It has been difficult to simultaneously obtain micro- and macroscopic information in outer space. Global images of distant astrophysical phenomena provide macroscopic information; however, local information is inaccessible. In contrast, in situ observations with spacecrafts provide microscopic information of phenomena such as the Earth's magnetosphere, but it is difficult to obtain global information in near space.
In the so-called "laboratory astrophysics," a relatively new field born at Osaka University that has been adopted and developed all over the world, space and astrophysical phenomena are experimentally investigated.
A research group led by Yasuhiro Kuramitsu at Osaka University has revealed a magnetic reconnection driven by electron dynamics for the first time ever in laser-produced plasmas using the Gekko XII laser facility at the Institute of Laser Engineering, Osaka University. Magnetic reconnection is an essential factor in the universe, where the anti-parallel components of magnetic fields re-connect and release magnetic energy as plasma kinetic energy. Electron dynamics is considered to be essential in the triggering process of magnetic reconnection; however, it has been highly challenging to observe electron-scale, microscopic information together with the macroscopic reconnection structure in outer space.
The research group applied a weak magnetic field to the laser-produced plasma so that only electrons are directly coupled with the magnetic field. Plasma collimation was observed with interferometry only when the magnetic field was applied, i.e., the magnetic field was distorted by the plasma pressure and local anti-parallel. By further applying external pressure with an ambient plasma, a plasmoid associated with cusp-like features was observed through imaging of plasma emissions. The plasmoid propagated at the Alfvén velocity defined with electron mass, indicating the magnetic reconnection driven by electron dynamics.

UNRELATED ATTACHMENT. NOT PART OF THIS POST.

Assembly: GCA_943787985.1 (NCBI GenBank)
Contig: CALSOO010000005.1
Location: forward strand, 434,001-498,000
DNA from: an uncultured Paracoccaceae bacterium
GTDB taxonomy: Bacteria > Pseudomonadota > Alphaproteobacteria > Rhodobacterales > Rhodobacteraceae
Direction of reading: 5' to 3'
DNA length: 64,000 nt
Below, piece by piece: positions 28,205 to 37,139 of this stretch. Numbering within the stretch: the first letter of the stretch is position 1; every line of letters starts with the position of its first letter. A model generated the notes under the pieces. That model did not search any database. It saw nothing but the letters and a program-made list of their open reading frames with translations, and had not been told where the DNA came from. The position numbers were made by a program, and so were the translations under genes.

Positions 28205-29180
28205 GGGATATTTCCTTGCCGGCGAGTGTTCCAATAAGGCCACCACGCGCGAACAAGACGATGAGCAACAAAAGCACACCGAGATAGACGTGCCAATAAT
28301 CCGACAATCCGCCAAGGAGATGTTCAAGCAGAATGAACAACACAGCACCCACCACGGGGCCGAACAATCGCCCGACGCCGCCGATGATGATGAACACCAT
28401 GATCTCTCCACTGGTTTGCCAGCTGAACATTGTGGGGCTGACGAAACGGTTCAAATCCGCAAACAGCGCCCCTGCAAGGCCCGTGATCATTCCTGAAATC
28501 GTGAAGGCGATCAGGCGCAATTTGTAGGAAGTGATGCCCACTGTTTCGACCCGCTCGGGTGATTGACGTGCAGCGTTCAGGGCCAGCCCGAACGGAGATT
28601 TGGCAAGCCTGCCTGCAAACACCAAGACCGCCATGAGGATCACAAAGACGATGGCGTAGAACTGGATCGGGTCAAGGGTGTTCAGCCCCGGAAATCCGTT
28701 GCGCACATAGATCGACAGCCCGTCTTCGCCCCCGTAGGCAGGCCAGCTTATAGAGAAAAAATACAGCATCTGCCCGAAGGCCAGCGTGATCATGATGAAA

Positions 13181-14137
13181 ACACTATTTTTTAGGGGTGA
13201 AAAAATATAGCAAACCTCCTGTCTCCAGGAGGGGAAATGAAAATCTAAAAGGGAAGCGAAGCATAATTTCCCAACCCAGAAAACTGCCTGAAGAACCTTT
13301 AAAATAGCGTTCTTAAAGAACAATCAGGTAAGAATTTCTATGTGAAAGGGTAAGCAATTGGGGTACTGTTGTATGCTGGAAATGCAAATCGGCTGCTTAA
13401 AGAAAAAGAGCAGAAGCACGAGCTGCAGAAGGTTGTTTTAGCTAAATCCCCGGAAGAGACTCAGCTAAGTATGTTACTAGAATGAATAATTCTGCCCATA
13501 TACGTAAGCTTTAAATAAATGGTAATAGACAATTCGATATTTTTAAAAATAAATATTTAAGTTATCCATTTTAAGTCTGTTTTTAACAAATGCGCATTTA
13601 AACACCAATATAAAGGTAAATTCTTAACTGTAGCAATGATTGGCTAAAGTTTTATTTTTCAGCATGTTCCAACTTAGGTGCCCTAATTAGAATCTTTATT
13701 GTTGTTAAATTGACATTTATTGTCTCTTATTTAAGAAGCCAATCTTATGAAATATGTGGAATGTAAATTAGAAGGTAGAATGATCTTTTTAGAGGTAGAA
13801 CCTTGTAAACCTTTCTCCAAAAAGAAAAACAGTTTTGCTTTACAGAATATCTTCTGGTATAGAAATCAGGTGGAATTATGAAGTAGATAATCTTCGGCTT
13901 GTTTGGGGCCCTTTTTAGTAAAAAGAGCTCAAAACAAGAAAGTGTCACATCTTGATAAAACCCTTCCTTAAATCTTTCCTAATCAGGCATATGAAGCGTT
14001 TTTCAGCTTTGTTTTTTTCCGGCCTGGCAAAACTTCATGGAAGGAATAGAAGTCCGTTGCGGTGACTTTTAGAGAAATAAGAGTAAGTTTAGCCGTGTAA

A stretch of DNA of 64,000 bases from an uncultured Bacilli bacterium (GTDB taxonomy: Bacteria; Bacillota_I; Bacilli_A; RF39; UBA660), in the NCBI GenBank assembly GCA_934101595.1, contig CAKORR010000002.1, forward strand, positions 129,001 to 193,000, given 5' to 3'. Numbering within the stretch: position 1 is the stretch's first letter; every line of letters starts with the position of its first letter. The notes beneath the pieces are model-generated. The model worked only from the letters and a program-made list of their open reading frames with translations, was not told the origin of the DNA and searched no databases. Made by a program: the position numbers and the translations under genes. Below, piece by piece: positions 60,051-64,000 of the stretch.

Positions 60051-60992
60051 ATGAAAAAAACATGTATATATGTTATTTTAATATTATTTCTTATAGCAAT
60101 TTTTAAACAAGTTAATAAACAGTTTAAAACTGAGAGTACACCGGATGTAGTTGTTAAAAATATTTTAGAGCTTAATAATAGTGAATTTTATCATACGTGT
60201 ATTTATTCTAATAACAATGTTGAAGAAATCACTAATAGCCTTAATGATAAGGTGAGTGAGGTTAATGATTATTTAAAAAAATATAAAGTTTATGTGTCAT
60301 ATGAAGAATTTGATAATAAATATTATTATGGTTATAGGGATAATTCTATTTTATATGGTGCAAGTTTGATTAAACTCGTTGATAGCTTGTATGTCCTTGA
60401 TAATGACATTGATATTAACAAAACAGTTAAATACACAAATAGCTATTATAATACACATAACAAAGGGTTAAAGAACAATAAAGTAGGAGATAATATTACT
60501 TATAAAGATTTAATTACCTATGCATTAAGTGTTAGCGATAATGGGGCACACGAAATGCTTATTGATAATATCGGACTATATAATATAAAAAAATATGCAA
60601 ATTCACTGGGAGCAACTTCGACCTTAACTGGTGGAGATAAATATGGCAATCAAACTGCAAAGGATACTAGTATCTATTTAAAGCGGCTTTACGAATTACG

The outcomes of this research will shed light on the role of electrons in laboratory plasmas. Since the spatio-temporal scales of electrons are much smaller than those of ions, it is highly challenging to resolve electron scale phenomena while imaging global structures of phenomena. This is also the case in outer space, as it has been difficult to obtain microscopic and macroscopic information simultaneously. In this study, the strength of the magnetic field is controlled to only allow electrons to couple with the magnetic field. This is a unique and powerful feature of laboratory experiment, and thus, laboratory astrophysics can be an alternative tool to investigate space and astrophysical phenomena. The roles of electron dynamics are essential not only to magnetic reconnection but also to various phenomena in the universe and in the laboratory, including fusion plasmas. Knowing more about the universe will lead to new technology in the future.
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